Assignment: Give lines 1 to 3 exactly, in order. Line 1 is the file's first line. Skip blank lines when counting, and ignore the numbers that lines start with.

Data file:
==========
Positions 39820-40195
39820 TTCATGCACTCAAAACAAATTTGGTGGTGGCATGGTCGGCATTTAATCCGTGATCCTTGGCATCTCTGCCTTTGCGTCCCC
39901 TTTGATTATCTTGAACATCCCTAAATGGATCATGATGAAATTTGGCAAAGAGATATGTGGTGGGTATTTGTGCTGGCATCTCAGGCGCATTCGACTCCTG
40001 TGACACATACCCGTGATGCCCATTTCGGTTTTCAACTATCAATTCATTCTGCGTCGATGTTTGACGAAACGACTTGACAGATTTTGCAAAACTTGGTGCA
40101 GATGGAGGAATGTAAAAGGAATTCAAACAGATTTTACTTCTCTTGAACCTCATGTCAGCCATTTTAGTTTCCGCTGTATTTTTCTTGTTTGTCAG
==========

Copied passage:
Positions 39820-40195
39820 TTCATGCACTCAAAACAAATTTGGTGGTGGCATGGTCGGCATTTAATCCGTGATCCTTGGCATCTCTGCCTTTGCGTCCCC
39901 TTTGATTATCTTGAACATCCCTAAATGGATCATGATGAAATTTGGCAAAGAGATATGTGGTGGGTATTTGTGCTGGCATCTCAGGCGCATTCGACTCCTG